The world's highest railway is being built in an environmentally friendly way with a focus on keeping it green, according to Chinese officials.
No recorded cases of pollution
Dong Jun, an official in charge of environmental protection of the Tibet section of the Qinghai-Tibet Railway construction, said there had been no recorded cases of pollution during the construction of the Qinghai-Tibet Railway, half of which will be laid on permafrost.
Rubbish & waste water
"We have trained workers to build up ecological protection awareness before they take up their posts," he said.
During the construction, workers were ordered to collect, classify and recycle rubbish, rather than burn it.
In addition, waste water from the construction work was channeled and separated from oil and other contaminants before being discharged.
The construction equipment was carefully selected with cheaper, but more polluting machines being rejected.
Vegetation protection was another key point. Staff took photos of the landscape before laying the railway to guarantee that all the vegetation which was to be pulled out for the construction would be replanted along the railway as it was.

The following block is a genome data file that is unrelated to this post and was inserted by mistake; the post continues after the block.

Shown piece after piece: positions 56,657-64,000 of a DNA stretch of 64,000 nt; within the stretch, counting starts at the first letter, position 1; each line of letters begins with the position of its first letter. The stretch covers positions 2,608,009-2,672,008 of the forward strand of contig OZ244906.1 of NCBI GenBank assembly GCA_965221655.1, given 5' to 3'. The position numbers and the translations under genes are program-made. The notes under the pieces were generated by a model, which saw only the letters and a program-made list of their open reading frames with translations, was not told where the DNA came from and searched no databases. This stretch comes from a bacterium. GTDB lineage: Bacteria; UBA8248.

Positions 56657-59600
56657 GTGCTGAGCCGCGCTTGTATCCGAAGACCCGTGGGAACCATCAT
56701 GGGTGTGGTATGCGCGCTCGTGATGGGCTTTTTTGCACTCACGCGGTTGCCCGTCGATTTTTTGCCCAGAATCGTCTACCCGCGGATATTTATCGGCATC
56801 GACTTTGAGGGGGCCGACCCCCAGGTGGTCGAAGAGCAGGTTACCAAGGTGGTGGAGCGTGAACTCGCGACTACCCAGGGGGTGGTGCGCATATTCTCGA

New vegetation would be planted in those areas which were not originally rich in flora.
Dong said 18 million yuan was being spent in extensive planting around the Yangpachan area which was bare.
The 1,118-kilometer (650-mile) railway, the first linking Tibet with the western China, will extend from Lhasa to Golmud and will be the longest and highest highland railway in the world.
More than 960 kilometers, or four fifths of the railway, will be built at an altitude of more than 4,000 meters (13,120 feet).
( People's Daily April 15, 2002)